During December 2011 and January 2012, PRI hosted four film festivals in Belarus, Jordan, Kazakhstan and Tbilisi on the abolition of the death penalty and its alternative sanction of life imprisonment. The film festivals were held with the financial assistance of the European Union under the European Instrument for Democracy and Human Rights (EIDHR) and with the financial assistance of the Foreign and Commonwealth Office (FCO).
The aim of the PRI film festivals was to provide a platform to challenge society’s attitudes in relation to the effect and efficacy of the death penalty and to increase public awareness toward abolition. The film festivals created a forum for documentaries produced by PRI to be showcased, along with the work of other film-makers. The film festivals brought to life the human face of those who have been or are to be executed, those on death row and those serving life imprisonment through storytelling in a way that challenges each individual to empathize and demand justice for all people, even those convicted of committing the most serious crimes.
The production of documentary films and the hosting of PRI film festivals allowed PRI to enable courageous individuals on both sides of the camera to empower audiences with the knowledge that those who commit a crime do not forfeit their basic rights to human dignity. It also provided a public platform for debate and dialogue, bringing together members of the public, government officials, parliamentarians, civil society and journalists.
In Jordan, the British Ambassador, Peter Millett, opened the PRI film festival on The Right to Life and the Arab Spring: Prospects for Abolition the Death Penalty
on 8 December 2011 in Amman. The film festival was part of a five-day event organised in conjunction with the KARAMA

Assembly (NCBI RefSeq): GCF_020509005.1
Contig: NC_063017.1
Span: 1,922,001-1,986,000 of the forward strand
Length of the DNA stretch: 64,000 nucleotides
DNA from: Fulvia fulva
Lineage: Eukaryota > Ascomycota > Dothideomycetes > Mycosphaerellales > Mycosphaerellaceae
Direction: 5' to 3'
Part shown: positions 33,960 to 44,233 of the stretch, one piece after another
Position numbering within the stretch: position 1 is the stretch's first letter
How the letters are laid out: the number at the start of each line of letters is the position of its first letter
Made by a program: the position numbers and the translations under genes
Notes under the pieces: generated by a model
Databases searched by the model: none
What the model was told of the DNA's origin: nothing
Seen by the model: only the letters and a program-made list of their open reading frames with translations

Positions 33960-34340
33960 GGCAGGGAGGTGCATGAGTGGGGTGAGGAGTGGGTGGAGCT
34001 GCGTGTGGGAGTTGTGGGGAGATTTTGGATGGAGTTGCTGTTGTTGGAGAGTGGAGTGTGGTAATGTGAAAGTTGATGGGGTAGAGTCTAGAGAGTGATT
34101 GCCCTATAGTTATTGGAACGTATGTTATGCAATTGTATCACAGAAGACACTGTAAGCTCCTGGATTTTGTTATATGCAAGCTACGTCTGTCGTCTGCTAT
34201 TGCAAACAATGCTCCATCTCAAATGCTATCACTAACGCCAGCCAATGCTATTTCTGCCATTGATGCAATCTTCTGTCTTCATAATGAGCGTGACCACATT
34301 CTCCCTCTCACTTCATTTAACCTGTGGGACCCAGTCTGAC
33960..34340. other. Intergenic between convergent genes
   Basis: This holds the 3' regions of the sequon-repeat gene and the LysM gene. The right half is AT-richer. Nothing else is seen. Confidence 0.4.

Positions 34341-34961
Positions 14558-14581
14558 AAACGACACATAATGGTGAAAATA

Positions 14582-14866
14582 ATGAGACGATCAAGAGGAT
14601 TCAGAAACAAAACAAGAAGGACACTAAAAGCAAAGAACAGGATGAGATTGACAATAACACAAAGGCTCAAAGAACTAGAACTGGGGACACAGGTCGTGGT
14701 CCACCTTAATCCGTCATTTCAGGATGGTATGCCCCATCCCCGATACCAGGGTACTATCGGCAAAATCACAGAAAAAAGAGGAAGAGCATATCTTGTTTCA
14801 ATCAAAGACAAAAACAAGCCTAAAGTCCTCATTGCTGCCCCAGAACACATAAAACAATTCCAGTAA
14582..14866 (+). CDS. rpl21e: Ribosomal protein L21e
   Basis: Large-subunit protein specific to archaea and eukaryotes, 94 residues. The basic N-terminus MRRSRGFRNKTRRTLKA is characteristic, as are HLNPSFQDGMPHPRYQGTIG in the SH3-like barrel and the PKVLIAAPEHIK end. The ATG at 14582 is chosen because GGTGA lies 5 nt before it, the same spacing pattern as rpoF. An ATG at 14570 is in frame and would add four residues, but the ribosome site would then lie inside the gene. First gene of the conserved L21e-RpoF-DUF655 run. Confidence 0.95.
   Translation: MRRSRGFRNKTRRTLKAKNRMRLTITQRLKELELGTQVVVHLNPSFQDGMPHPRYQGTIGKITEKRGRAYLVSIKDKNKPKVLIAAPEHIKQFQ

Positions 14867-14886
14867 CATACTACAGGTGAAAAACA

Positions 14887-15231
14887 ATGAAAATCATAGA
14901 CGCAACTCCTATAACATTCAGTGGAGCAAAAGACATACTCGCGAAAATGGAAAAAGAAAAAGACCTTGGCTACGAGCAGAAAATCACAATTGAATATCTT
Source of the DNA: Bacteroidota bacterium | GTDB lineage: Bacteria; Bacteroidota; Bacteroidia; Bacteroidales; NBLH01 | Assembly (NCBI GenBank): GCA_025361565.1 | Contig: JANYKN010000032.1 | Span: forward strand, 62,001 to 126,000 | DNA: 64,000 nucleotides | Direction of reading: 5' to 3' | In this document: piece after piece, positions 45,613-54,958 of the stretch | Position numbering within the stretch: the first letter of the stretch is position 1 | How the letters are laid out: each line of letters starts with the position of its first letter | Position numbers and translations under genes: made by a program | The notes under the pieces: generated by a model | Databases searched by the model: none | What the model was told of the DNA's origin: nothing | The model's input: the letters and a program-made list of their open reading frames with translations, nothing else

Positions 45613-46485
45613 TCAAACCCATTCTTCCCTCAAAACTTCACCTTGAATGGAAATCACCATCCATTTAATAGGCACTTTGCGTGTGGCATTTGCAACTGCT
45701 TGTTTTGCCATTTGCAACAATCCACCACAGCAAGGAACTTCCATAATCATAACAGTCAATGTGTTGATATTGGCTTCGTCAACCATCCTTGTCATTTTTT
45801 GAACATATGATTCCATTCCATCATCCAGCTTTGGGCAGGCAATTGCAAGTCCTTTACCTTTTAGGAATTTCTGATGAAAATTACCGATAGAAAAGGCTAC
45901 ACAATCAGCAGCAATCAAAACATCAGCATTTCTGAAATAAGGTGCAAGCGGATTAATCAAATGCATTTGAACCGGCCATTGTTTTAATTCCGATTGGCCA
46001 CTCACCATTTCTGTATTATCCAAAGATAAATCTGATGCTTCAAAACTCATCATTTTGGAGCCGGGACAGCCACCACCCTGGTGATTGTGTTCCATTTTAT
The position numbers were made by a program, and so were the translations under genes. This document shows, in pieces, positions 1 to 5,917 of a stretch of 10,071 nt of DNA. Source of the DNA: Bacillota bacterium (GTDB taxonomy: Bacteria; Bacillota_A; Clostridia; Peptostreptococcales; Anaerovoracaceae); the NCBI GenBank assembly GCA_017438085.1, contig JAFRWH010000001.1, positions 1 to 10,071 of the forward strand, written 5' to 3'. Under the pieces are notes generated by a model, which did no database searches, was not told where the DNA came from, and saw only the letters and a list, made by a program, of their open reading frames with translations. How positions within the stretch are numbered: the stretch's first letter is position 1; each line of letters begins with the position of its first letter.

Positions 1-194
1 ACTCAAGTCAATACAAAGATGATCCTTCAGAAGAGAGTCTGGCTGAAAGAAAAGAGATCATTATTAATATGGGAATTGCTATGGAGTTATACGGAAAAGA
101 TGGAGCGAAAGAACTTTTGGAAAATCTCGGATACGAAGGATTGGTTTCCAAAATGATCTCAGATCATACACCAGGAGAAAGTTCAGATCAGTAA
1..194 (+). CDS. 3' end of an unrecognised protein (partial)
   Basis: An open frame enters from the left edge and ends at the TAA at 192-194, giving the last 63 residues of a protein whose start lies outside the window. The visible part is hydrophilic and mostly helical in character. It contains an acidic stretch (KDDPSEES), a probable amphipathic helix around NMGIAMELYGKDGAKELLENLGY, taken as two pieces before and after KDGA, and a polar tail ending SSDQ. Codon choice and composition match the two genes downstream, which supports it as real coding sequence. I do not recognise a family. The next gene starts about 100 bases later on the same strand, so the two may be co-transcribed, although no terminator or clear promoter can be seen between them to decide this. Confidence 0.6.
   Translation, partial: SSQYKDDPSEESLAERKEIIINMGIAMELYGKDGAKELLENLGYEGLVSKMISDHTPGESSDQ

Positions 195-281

Human Rights Film Festival. 130-150 participants attended including human rights activists, NGOs, journalists, parliamentarians, former ministers, students, and other members of the public. Speakers came from Algeria, Jordan, Libya, Syria and Yemen. The Jordan film festival screened a PRI documentary that reflected the impact of the death penalty on society. It focused on the impact for those on death row, prison guards who carry out executions, the family of convicted offenders, and the family of victims. The documentary also reflected on the Arab Spring and how it would impact the fight against the death penalty in the region.
In Kazakhstan, PRI Executive Director, Alison Hannah, opened the film festival on Human Rights Day, 10 December 2011, at the Sary-Arka cinema in Astana. The aim of the festival was to raise awareness of the damaging impact that life imprisonment has on prisoners, their families and the staff who run the prisons themselves. Three films were shown on different aspects of the right to life. This included a new PRI film called “Forgotten” which focused on the conditions of life and long-term imprisonment in Central Asia. Other films focused on the death penalty and long-term imprisonment in India and the USA. PRI undertook a number of activities to promote the film event, including a facebook
page, a radio and television advertisements, and billboards in Astana. Approximately 120 members of the public attended. PRI will show their film “forgotten” on national television in February 2012.
On 15 December 2011, the film “Behind Bars” was shown in Tbilisi, Georgia. “Behind Bars” focused on specific individuals sentenced to life imprisonment in Armenia, Azerbaijan and Georgia, paying close attention to prison conditions and treatment for lifers. The aim of the documentary was to present a human face to those serving a life sentence in the South Caucasus region. The PRI film festival in Georgia was picked up by all the major Georgian TV channels.
In Belarus, PRI hosted a film festival on 27 January 2012 in Minsk. Five films were shown. Two focused on Belarus, including a new film, “Major Action”, produced by PRI on the independence of the courts and the protection of human rights for those charged with a capital offence. Two specific death penalty cases were highlighted in the course of the film, humanising the way the sentence is implemented in practice. Participants at the film festival included parliamentarians, government officials, members of the judiciary and legal profession, academics, local civil society and journalists. Other documentaries looked at the application of the death penalty and its alternative sanction of life imprisonment in Kazakhstan, Kyrgyzstan and Armenia.
This was the first time PRI had ever held a film festival. This new unique platform enabled PRI to facilitate constructive and lively dialogue and debates on the fight against the death penalty. It is hoped that the PRI film festivals will have an impact not just on the public, but will influence decision-makers to adopt reforms which will restrict and reduce the application of the death penalty leading to its ultimate abolition.